“You wouldn’t have sir. The Colonel and his family were moving to Charles Town to improve the girl’s health, but she died two weeks ago. She was buried at sea.” -----------------------------Muskgrave was right. He treated Jane so badly at times she did wish for death. Swabbing decks, peeling potatoes, fetching the men rum, were heavenly tasks compared with the daily beatings from Muskgrave. The man received much pleasure from inflicting pain upon those smaller and weaker than himself. Jane quickly identified with that starved, beaten dog, and the two formed a tenuous relationship. It started, of course, with food. Despite having to pull her belt several notches tighter since becoming Muskgrave’s ward, Jane couldn’t help but feel sorry for the beast and share part of her daily ration with the creature. Over time, the dog began standing near her waiting for a piece of stale bread, and he would often follow Jane around watching her complete her daily tasks. That growing relationship with the dog, and knowing they were still on course for Charles Town, were the two things that kept Jane from throwing herself overboard. Surely once they were in Charles Town’s port she would have an opportunity to swim for shore. She smiled for the first time in weeks when the dog gave her a warm, appreciative lick after a slice of potato. And her heart felt like it would burst with happiness when the dog allowed her to briefly pet his head. It was good to have a friend. It felt wonderful to be kind to something amongst all the darkness. Jane pondered her escape, and felt pangs of guilt at the thought of leaving the dog behind. Meanwhile, Muskgrave had been carefully studying The Seabreeze ledgers. Half of his men and his trusted first mate were sailing the captured ship a few leagues in front of the Oscura Niebla. They would use the two ships to first blockade the city of Charles Town. Then they would use the vessels as a staging ground from which to kidnap and hold ransom the sparkling city’s most privileged of residents. Muskgrave’s grubby fingers stroked the sapphire stone in the hollow of his head as he thought about the riches and women of the night that awaited him in Charles Town. After a moment, he refocused his energies on work. He must study The Seabreeze ammunition numbers in preparation for the blockade. His index finger left a dirty smudge as it pressed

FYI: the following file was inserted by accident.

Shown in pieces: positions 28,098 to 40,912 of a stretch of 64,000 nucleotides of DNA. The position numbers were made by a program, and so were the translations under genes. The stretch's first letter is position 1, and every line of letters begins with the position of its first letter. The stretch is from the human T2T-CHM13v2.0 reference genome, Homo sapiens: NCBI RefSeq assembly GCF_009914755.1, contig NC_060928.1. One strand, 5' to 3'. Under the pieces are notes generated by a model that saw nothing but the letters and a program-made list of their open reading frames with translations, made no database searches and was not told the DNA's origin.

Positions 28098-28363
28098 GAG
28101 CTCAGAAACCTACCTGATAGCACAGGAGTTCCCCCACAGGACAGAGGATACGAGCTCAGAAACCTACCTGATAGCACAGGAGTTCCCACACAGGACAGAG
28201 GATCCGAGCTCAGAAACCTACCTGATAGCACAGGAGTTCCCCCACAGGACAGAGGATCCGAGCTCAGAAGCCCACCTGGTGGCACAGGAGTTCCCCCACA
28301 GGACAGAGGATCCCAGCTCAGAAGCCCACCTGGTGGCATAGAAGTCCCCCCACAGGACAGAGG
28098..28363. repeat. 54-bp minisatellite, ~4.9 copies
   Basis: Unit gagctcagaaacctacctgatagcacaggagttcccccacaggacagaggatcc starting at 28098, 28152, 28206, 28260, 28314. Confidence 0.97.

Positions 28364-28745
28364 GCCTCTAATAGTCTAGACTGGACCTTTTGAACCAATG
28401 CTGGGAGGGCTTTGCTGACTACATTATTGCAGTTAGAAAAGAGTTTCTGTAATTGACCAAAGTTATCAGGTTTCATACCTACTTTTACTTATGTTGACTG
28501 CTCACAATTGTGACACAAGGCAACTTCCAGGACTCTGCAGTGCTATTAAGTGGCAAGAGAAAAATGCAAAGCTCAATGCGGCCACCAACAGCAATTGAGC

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down each line of purchase, barter and loss then stopped short at the line indicating the intake of a new steward. Name: Tommy Murphy. Country of Origin: Ireland. Muskgrave looked from the ledger to Tommy, who was hastily cleaning up the night’s supper plates. The boy was thin. Small boned. His chestnut hair was oddly cut. His skin was an unhealthy pallor, but still fair and clear. The boy’s hazel eyes were unusually beautiful. Muskgrave’s hand returned to the orb and fingered it gently once again. There’s not a drop of Irish blood in that lad, he thought to himself. -----------------------------It happened a few days later when Jane was pouring Muskgrave his evening tea. He was a pirate, but even pirates needed a bit of elegance, and the luxury of tea was a splurge he would not give up. In mid pour, Muskgrave firmly grabbed Jane by the wrist, pulled the tea pot out of her hands then turned her palms over to inspect them. Jane tried to keep herself composed as the man ran his filthy fingers up and down her palm, then ever so gently up her wrist and onto her forearm. “You’re no lad. I can’na believe I didn’t see it before. Who are ye, wench!” Jane pulled away, reached down into her boot, pulled out her dagger and impulsively thrust it at the pirate. “I’m Jane Elizabeth Edwards. You killed my parents, and I’m going to kill you!” The pirate swatted the dagger from her hands as if it was a buzzing fly. “ You think you are a match for me, lass?” Jane turned to flee, but the pirate grabbed her roughly from behind. “It’s to the ship brig with ye, till sunrise. Then I shall personally bind your hands and send ye down the plank at first light. I want ye to see the sharks while they’re eating you alive.” Jane sobbed in the dark dampness of the brig. She had failed. There would be no escape now. She consoled herself with the thought of seeing her parents in the hereafter, though she was terribly frightened of drowning, or worse, being eaten by a shark. She was startled out of her malaise by a low whimper from outside the cell. It was the mangy dog, hunkered down low, barely visible in the dim light. Jane smiled. He had come to comfort her, and it meant the world to her. She glanced out the porthole above her and into the night sky. It was a calm night, and things seemed still. The boat was rocking, but from the movement of the clouds